Follow Better Health Pro
Sunday
Mar012015

The New Runner

Last week I wrote about what fundamental movement patterns are and why they are so important to master. I want to continue with this theme and go over how lack of activity and over specialization will develop movement patterns that will increase risk of injury and worst of all prevent a person doing what he or she loves. This is a topic that I find absolutely fascinating and fun so excuse me if I get a little dorky in this series.

I want to start with inactivity and how it can develop movement patterns that become counter intuitive to the individual that is looking to become more active in life. All movement or non-movement is perceived as a learning opportunity for your brain. When we do something for a long period of time over and over again the brain will develop ways to program this movement in its’ library of movements patterns. This allows the brain to perform these activities with very little effort neurologically and very quickly while also becoming the prefered method of performing the task. This can be a good thing or a bad thing.

Say a person sits all day long researching and filling in data in an excel spreadsheet looking for trends in the data being graphed out. Hours go bye hunched over the computer and a desk working away five or six days a week. Then, after a long day of analysing data and writing reports the individual goes to the gym - does a quick warm up (lunging and stretching for 12 minutes) and proceeds to lift weights above the head and jog on the treadmill. The individual after a few days or maybe weeks states that the shins and lower back is starting to hurt at night and when he or she is on the treadmill. The new runner becomes discouraged and can’t figure out why being more active is causing increased pain and discomfort. The answer is an easy one but the solution is not as easy nor as fun as running. The individual has programed him or herself not to be a runner. The individual needs to reprogram him or herself to be a runner and not a desk jockey. They need to re-learn all the movements that make it possible to run safely and effectively. They need to bring the training back to the basics of building a stable core, effective stride technique, and conditioning to maintain good form after prolonged periods of running.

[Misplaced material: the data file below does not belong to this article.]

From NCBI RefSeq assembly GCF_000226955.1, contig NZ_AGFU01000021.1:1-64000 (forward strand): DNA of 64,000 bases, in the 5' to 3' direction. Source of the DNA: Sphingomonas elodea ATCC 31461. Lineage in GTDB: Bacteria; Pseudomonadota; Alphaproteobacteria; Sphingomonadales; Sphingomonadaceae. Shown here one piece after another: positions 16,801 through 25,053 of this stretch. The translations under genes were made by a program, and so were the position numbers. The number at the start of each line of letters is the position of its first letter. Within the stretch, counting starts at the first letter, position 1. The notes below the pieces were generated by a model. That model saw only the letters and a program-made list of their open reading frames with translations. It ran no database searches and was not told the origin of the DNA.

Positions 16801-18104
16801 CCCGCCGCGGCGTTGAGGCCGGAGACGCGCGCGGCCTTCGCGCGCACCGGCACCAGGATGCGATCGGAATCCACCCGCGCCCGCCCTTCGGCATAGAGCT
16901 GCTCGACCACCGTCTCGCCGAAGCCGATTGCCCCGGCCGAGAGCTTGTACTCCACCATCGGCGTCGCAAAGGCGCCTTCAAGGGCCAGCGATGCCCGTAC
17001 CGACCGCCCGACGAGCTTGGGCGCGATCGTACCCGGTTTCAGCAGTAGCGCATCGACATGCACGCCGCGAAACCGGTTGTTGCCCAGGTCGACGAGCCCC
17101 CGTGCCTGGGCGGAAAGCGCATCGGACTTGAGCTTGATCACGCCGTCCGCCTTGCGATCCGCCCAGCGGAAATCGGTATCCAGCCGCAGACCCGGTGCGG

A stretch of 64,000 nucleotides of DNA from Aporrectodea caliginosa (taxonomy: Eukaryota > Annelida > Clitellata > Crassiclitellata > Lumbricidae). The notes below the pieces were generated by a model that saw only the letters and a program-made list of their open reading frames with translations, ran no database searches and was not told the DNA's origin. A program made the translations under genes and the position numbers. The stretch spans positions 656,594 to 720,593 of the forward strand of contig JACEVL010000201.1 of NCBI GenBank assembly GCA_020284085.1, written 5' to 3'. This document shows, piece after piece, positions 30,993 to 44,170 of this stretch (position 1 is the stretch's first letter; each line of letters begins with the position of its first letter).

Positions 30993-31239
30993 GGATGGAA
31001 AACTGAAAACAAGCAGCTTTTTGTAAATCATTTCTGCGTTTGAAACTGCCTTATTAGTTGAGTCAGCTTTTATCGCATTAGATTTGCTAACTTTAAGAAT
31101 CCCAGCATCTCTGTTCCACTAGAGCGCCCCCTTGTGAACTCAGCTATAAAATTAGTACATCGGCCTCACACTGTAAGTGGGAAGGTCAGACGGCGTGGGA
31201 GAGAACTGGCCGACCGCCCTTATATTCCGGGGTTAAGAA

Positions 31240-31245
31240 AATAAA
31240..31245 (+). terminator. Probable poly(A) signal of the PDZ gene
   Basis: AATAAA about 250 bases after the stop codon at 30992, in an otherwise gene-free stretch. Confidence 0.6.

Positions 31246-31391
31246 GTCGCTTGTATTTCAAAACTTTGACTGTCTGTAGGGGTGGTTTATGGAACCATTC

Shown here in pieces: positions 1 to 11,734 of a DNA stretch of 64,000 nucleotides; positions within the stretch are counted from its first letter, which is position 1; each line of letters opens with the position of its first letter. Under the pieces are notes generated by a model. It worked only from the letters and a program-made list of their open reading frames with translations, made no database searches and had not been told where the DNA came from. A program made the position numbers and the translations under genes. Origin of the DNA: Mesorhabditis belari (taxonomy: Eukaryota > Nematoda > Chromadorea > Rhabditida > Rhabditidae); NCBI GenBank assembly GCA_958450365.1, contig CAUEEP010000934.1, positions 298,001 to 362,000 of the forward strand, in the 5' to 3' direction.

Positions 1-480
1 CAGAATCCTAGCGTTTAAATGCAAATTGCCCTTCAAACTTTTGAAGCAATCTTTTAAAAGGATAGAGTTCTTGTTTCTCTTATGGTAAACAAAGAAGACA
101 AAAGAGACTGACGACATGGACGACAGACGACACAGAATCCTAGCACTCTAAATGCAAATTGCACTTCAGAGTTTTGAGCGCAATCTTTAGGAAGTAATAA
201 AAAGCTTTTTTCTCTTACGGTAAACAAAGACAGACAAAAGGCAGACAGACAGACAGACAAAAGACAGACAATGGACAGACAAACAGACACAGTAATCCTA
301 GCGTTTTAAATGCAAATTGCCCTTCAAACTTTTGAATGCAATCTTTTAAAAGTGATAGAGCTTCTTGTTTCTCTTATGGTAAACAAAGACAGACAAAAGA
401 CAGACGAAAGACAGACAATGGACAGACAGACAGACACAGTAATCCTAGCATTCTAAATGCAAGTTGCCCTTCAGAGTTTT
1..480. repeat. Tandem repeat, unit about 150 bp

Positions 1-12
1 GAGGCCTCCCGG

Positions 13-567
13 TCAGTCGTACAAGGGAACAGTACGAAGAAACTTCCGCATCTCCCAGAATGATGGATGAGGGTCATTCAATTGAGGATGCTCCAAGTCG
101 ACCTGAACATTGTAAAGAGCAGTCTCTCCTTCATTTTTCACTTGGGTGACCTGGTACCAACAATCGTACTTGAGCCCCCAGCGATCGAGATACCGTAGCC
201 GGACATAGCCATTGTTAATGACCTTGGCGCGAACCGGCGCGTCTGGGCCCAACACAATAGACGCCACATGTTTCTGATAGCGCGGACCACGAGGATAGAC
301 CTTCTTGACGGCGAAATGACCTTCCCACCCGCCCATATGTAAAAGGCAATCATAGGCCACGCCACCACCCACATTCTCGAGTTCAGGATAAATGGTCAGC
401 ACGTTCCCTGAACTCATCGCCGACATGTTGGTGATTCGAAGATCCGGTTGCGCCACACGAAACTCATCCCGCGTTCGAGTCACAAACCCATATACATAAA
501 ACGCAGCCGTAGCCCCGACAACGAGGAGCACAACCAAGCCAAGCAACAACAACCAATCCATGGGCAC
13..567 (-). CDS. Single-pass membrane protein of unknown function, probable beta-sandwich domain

Here are some great exercises to help developing a strong foundation for running:

  • Foam rolling of the thighs, hamstrings, calfs, lower back, and lats

  • Bridges 5 x 10 - 15 reps

  • Supermans 5 x 15 reps

  • Donkey Kicks: both legs 5 x 10 - 12

  • Dead Bug: 5 x 10 - 12

  • Planks: 5 x 30 - 45’

  • Skipping: 50’ x 5

  • High knees: 30’ x 5

  • Lunging: 3 x 10 each leg

Follow this by an easy 15 - 20 minutes of jogging while focusing on form and when you notice that your form starts to suffer slow down to a walk to get your breath back and attempt to finish the running with good form. After a while the  ability to maintain a good form and enjoy running for longer bouts will increase. Runs safe, run smart, run happy!

Next week I will focus on how over specialization can develop movement patterns that are not beneficial and can increase the risk of injury as well as the importance of cross training.  

 

PrintView Printer Friendly Version

EmailEmail Article to Friend

Main | Push ups and Stability »